United States Secretary of the Arts

Just got this email:

People – Would you take a minute to sign in support of Quincy Jones’ brilliant idea for a US Secretary of the Arts? Quincy Jones has started a petition to ask President-Elect Obama to appoint a Secretary of the Arts.  While many other countries have had Ministers of Art or Culture for centuries, The United States has never created such a position. We in the arts need this and the country needs the arts–now more than ever. Please take a moment to sign this important petition and then pass it on to your friends and colleagues.

www.petitiononline.com/esnyc/petition.html

 This is long overdue. A Secretary of the Arts would further legitimize America’s place in Art History and in the international dialog through the many disciplines of art – a language itself.  People yearn for arts & culture and if they don’t, most are missing out on education, exposure, self-expression, & a creative outlet for internal strife versus unconstructive outlets that are too often used in our society. Production of art can be both a creative & an intellectual pursuit. Exposure to art has numerous benefits, one being for society as a whole to be elevated. Let’s put an arts leader in the Cabinet to start measuring up to other governments’ commitments to arts & culture. This will benefit individual artists, arts organizations, the fine art, film & performing arts industries at large, patrons of the arts, society at large, & the international community. For example, the Secretary could foster international dialog and commission collaborative projects between artists worldwide – there could be creative, spiritual, intellectual, social, economic, political, historical & community value.

Pass it on.

Right on! Secretary of the Arts. And if Quincy can’t do it, your man Culturebot is ready to serve his country! If Sanjay Gupta can get a job, then certainly yours truly – a pioneer of web-based grassroots arts advocacy – would be a good pick to go to Washington!

7 thoughts on “United States Secretary of the Arts”

  1. Lena says:

    Wow, being a foreigner, I had no idea that the US does not have this position, I kind of assumed they did!

  2. Artist Against Obama says:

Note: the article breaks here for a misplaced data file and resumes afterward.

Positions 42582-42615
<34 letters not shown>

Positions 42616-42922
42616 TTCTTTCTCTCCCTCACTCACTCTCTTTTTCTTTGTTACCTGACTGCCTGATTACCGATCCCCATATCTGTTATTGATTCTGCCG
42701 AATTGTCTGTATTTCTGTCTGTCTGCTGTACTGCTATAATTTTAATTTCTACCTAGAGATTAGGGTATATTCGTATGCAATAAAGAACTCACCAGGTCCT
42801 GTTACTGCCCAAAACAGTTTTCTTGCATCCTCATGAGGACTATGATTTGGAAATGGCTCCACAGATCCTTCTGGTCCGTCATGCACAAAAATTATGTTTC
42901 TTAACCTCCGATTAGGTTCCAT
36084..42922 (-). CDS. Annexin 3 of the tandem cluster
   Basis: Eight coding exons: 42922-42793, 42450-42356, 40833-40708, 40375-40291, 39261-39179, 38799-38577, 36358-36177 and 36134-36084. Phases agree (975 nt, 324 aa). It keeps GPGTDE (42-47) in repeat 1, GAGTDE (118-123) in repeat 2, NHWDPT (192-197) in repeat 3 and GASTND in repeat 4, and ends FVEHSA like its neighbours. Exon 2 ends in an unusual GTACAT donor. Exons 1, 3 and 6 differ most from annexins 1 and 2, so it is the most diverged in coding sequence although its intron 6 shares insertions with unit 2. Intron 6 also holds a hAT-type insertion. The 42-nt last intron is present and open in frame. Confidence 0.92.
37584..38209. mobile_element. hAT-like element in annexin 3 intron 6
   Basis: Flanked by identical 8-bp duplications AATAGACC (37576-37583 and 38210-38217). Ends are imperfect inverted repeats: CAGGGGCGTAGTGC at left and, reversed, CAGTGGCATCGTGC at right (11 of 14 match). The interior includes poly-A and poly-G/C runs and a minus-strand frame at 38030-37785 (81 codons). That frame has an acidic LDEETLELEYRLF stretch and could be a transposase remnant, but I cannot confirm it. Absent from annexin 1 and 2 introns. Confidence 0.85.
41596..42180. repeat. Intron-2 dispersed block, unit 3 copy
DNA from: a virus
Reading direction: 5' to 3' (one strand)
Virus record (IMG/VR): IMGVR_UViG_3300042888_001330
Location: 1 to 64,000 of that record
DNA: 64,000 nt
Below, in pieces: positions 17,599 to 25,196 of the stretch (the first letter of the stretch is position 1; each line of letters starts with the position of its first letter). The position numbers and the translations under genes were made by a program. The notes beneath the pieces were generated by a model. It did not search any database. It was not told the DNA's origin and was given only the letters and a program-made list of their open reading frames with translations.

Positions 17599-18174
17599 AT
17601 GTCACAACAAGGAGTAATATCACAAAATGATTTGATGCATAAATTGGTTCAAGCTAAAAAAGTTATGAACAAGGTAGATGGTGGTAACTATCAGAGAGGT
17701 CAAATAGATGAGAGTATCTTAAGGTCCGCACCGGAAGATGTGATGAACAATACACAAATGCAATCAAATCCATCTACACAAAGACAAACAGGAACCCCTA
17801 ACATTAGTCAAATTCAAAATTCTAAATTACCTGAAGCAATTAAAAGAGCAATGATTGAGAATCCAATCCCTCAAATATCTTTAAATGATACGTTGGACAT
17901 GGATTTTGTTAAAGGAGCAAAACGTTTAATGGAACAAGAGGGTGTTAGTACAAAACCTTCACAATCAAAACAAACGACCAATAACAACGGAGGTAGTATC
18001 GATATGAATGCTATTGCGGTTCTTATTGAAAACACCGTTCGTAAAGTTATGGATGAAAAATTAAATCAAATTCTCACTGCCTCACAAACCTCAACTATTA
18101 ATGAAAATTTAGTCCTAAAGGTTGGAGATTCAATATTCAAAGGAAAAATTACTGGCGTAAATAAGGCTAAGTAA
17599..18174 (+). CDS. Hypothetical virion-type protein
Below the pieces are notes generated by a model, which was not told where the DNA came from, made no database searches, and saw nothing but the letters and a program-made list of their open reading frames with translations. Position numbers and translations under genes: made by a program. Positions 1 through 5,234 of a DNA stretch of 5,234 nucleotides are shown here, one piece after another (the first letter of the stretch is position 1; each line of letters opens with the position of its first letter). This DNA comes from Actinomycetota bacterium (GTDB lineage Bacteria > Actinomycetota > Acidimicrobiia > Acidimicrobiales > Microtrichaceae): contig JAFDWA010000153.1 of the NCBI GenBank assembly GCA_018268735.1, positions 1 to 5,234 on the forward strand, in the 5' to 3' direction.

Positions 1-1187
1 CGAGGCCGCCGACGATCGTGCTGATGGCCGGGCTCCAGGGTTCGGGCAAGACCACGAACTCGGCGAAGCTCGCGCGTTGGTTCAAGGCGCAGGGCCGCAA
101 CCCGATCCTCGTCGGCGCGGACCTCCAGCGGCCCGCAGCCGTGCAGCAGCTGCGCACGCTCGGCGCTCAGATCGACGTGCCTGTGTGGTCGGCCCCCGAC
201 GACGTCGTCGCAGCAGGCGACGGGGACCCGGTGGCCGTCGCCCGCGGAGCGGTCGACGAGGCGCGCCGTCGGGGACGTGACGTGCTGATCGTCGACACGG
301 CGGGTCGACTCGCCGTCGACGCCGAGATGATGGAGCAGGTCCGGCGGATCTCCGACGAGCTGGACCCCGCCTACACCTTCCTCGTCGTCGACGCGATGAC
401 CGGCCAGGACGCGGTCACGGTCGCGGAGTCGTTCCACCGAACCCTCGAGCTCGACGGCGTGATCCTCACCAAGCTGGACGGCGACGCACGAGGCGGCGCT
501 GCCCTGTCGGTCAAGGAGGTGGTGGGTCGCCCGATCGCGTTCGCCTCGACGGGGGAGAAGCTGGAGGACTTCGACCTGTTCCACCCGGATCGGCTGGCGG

What has Obama really done for the arts community so far? True, his campaign utilized art as a vehicle for change, but you must remember that he utilized the skills of a known copyright infringer. That being Shepard Fairey.

    Obama is a bright man, more than capable of doing a Google search. He should have known that Shepard Fairey is the type of artist who threatens the rights of ALL artists. Thus, one can only assume that Obama is either lazy OR that he does not care about artist rights and copyright protection. Take your pick.

    Also remember that artist supporters of Obama have been asking for Obama to make his opinion of orphan works legislation known since early 2007. So far Obama has said nothing. One can only assume that he has said nothing because he supports it and does not want to loose face with the hundreds of arts organizations and thousands of artists who have been trying to keep the bills from being passed.

    Know your enemy. Obama is an enemy to the arts who has tactfully fooled the arts community into viewing him as a savior.

  3. Kirk says:

    Hmm. I’m not certain that it’s fair to expand the campaign-related use of a single offending individual’s art into evidence that Obama is an enemy of the arts. Perhaps he is not the savior so many hope for, and perhaps he is – my guess is that he will wind up somewhere in the middle. But an enemy? I’m doubtful.

    All we can do is hope for the best and prepare for the worst while remaining ever-watchful, ready to continue to fight for funding for education and grants.

    As for the petition, I too am behind it 100%, and am glad to see support for it grow so much as it has in the past month. My thoughts are here:

    http://murfinsandburglars.com/2008/12/17/secretary-of-the-arts-yes-please/

  4. Bruce says:

    This IS a good idea. But there is a problem no one seems to be considering.